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Title: Stochastic dynamics of crystal defects
Author: Swinburne, Thomas
ISNI:       0000 0004 5349 4438
Awarding Body: Imperial College London
Current Institution: Imperial College London
Date of Award: 2015
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The state of a deformed crystal is highly heterogeneous, with plasticity localised into linear and point defects such as dislocations, vacancies and interstitial clusters. The motion of these defects dictate a crystal's mechanical behaviour, but defect dynamics are complicated and correlated by external applied stresses, internal elastic interactions and the fundamentally stochastic influence of thermal vibrations. This thesis is concerned with establishing a rigorous, modern theory of the stochastic and dissipative forces on crystal defects, which remain poorly understood despite their importance in any temperature dependent micro-structural process such as the ductile to brittle transition and irradiation damage. From novel molecular dynamics simulations we parametrise an efficient, stochastic and discrete dislocation model that allows access to experimental time and length scales. Simulated trajectories of thermally activated dislocation motion are in excellent agreement with those measured experimentally. Despite these successes in coarse graining, we find existing theories unable to explain stochastic defect dynamics. To resolve this, we define crystal defects through projection operators, without any recourse to elasticity. By rigorous dimensional reduction we derive explicit analytical forms for the stochastic forces acting on crystal defects, allowing new quantitative insight into the role of thermal fluctuations in crystal plasticity.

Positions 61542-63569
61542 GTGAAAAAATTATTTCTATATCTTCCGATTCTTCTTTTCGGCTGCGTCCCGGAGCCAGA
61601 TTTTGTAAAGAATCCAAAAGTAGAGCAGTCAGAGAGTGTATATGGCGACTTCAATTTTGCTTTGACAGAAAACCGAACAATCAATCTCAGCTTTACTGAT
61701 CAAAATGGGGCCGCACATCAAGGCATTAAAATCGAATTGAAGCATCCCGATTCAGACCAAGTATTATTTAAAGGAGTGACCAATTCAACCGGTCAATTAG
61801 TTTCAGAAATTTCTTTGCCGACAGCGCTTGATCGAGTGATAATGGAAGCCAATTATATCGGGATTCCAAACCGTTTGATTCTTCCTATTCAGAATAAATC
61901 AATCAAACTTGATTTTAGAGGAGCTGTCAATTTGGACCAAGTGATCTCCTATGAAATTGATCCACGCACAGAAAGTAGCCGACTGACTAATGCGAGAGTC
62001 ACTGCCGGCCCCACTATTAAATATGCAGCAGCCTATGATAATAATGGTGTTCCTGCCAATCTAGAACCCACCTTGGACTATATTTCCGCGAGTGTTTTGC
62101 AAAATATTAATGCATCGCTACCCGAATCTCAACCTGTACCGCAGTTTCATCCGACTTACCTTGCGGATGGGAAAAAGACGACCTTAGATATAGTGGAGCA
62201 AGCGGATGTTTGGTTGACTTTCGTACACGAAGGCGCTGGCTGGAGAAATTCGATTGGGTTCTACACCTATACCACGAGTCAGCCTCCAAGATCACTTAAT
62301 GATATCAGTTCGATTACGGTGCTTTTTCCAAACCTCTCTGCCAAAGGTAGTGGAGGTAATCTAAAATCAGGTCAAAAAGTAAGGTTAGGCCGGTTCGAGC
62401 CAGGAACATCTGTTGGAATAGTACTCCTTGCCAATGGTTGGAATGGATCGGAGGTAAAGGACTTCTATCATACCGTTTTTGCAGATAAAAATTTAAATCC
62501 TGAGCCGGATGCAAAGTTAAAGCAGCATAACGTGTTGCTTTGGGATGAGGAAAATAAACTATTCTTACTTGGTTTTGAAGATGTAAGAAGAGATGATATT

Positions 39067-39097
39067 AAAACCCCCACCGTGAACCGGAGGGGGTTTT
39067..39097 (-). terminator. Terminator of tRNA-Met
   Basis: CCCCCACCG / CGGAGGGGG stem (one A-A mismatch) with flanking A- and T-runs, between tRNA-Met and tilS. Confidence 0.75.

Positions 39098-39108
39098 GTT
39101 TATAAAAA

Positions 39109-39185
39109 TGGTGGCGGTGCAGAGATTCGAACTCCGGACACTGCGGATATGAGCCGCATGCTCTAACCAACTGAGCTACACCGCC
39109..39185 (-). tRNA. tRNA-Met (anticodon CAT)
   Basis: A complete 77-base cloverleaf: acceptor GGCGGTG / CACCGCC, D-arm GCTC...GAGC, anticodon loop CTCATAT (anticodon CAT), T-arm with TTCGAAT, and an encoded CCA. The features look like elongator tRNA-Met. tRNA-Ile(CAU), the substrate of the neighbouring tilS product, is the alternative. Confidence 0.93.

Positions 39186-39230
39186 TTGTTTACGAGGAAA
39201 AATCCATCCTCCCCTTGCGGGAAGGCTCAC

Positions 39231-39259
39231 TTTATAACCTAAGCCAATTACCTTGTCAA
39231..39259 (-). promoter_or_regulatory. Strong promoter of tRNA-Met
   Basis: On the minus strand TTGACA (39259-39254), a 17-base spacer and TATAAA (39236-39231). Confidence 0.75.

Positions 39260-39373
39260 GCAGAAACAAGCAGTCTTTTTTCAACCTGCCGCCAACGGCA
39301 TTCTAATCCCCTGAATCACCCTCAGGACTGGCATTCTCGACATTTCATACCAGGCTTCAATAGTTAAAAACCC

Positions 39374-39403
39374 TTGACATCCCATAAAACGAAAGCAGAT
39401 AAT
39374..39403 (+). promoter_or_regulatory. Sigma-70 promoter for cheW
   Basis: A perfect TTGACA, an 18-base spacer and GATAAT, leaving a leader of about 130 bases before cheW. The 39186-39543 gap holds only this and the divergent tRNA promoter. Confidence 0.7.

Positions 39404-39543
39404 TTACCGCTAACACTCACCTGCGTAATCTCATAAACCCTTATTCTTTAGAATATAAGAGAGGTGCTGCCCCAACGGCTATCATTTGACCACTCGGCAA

Supervisor: Sutton, Adrian; Dudarev, Sergei Sponsor: Engineering and Physical Sciences Research Council ; European Commission
Qualification Name: Thesis (Ph.D.) Qualification Level: Doctoral